JT felt hopeful about his chances of landing a job at Facebook. The 26-year-old African American man had been referred to the company by a buddy who works there, he has master's degrees in both engineering and business, holds a senior manager role at a major U.S. telecom company, and his interviews with the social network went great, in his estimation.
But as has happened to JT dozens of times when he applies to tech companies, Facebook turned him down. Two weeks later, the social network released its latest diversity report, blaming its lack of diversity on the scarcity of skillfully-trained female and minority candidates.
"To say there is not enough talent out there is like a slap in the face," says JT, whose full name has been omitted to protect his identity. "There are plenty of diverse people in my network alone who have the aptitude and the competitive edge and innovative mentality necessary to be successful at a tech company."
JT's story remains far too common throughout the tech industry, which has talked quite a bit about diversity for the past two years but done very little to hire more women and underrepresented minorities. Silicon Valley earned praise and support in 2014 when numerous companies publicly committed themselves toward building work forces that value equality and people from all walks of life. It was a major milestone. But after two years, the industry has next to nothing to show for its efforts.
Now, many individuals in the tech diversity community find themselves in a state of despair and exasperation, angry at tech companies and questioning the work that they do. The most recent sources of this frustration are Google and Facebook's 2016 diversity reports. Both have failed to increase their representation of Hispanics and African Americans and have made only marginal gains when it comes to women.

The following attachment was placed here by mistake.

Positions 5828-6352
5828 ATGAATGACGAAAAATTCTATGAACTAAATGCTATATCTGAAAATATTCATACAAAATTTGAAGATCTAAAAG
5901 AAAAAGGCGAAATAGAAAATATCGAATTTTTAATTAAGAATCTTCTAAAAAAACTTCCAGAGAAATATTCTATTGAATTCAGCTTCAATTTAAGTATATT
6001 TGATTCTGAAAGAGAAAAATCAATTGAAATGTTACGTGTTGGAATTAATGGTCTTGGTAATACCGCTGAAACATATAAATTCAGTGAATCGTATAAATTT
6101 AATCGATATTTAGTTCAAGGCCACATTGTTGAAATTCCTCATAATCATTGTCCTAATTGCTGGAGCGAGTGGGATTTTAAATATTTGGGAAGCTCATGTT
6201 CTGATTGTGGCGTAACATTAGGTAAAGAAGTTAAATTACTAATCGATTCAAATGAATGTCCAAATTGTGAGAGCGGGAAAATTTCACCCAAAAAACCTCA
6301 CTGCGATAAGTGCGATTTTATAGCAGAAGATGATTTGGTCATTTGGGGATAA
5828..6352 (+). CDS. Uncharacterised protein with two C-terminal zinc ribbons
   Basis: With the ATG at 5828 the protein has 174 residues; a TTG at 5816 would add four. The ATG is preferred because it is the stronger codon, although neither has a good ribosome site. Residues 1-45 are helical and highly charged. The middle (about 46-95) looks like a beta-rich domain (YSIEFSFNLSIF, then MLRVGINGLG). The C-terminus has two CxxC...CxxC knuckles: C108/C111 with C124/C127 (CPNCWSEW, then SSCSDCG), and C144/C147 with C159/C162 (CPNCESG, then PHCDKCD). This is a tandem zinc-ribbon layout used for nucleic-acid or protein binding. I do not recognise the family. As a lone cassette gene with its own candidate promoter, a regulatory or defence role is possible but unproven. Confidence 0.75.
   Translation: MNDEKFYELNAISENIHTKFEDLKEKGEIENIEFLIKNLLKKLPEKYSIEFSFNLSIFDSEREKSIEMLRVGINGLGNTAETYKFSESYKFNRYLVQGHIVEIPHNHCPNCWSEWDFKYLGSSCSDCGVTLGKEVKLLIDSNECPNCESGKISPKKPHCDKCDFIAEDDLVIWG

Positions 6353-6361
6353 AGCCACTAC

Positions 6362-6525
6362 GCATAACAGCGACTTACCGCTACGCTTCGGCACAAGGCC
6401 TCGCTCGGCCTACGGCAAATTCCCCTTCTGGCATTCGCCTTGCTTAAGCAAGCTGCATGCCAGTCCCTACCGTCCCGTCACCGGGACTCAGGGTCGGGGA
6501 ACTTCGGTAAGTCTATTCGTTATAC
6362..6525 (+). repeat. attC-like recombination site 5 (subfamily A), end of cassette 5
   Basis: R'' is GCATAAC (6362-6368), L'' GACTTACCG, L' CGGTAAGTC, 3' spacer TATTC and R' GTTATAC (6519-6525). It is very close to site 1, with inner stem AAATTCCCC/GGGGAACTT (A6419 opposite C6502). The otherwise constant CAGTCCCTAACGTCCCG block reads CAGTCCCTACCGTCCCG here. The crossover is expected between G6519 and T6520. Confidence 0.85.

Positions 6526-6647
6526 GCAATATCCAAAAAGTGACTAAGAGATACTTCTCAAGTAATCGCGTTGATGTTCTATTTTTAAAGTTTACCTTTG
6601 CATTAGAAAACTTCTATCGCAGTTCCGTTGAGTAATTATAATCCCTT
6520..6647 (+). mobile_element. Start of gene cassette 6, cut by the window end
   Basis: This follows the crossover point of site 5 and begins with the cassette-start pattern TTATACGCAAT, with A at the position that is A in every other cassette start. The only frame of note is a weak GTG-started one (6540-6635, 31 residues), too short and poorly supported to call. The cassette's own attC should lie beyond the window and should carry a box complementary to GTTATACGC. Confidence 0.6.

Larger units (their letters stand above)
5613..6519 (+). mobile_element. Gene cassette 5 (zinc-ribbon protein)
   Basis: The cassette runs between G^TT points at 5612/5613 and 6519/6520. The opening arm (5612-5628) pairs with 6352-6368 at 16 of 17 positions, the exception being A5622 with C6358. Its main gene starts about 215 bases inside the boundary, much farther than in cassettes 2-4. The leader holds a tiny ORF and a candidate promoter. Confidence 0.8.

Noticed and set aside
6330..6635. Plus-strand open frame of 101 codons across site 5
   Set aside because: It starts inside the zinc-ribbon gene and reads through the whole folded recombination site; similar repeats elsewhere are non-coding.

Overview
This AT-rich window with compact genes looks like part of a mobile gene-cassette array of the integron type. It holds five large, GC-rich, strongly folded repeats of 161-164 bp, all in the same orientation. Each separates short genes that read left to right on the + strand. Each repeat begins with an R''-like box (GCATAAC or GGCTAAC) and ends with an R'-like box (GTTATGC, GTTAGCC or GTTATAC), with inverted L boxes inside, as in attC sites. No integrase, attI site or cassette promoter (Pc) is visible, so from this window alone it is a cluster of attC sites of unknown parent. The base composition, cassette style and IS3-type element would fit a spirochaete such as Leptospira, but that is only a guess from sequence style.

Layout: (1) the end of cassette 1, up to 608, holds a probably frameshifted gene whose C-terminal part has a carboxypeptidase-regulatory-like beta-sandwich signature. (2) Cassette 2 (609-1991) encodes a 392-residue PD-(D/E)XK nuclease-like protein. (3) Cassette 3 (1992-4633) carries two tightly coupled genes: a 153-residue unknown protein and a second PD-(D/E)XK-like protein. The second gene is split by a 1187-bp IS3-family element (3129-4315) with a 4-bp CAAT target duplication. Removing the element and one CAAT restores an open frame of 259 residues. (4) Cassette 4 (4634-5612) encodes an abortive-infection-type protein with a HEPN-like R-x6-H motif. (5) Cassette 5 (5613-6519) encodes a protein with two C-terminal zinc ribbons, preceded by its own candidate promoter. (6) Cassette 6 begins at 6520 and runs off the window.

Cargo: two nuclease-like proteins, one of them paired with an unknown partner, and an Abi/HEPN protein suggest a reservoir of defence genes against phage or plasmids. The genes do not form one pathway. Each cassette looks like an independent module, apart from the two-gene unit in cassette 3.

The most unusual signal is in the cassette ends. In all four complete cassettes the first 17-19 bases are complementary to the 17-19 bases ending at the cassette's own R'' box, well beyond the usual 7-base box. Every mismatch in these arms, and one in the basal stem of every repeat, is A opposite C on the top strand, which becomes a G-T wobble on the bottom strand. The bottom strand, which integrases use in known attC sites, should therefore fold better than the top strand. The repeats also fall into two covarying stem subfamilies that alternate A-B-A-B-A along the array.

"These guys are so innovative, and they're constantly changing the world. Why can't they change this?" asks Everette Taylor, a tech entrepreneur and proponent of the tech diversity movement. "It baffles me."
Some progress has been made, but overall, change has occurred at a glacier's pace. For Silicon Valley, that is unacceptable. Startups that measure growth in single-digit percentages don't get funding. This is the industry that constantly aims to "make the world a better place." These are the companies that use the term "moonshot" literally to describe their ambitions.
"Across the board, it's bad. It's not just engineering. There's still other things that can be done, but they don't want to be innovative," says Angela Benton, CEO of NewME, an accelerator for entrepreneurs from underrepresented groups. "They're being lazy about solving this problem."
More worrisome than the lack of progress is the way these companies are learning to massage the announcement of their annual reports, the excuses they offer for their disappointing results, and the comments they make to temper expectations.
Google kicked off the movement in May 2014 by making a big show out of its first public report and its commitment to diversity. This year, the company made sure its results received as little coverage as possible by waiting until the afternoon of June 30 to release them. That was the Thursday before Fourth of July weekend, and sure enough, little was written about how Google's work force is made up of just 3 percent Hispanics and 2 percent African Americans--unchanged since the first report. Google did not respond to a request for comment.
Facebook, meanwhile, drew ire over comments made by Maxine Williams, the company's global director of diversity. Many have interpreted her words as putting the blame for Facebook's lack of diverse hiring on a lack of talent--a pipeline problem, as tech companies like to say. Williams also spoke with various news outlets and stressed that it will be at least 10 years before any significant change occurs.
"It has become clear that at the most fundamental level, appropriate representation in technology or any other industry will depend upon more people having the opportunity to gain necessary skills through the public education system," said Williams in Facebook's 2016 diversity report, released Thursday.
That's a substantially different chord than Williams was sounding in 2014, when she said, "I feel I'm living in a moment where I can get whatever I need to accomplish the goals that I set, and I've lived long enough to know those moments don't last forever and they don't come around all the time, so I have to take advantage of it and keep that momentum going."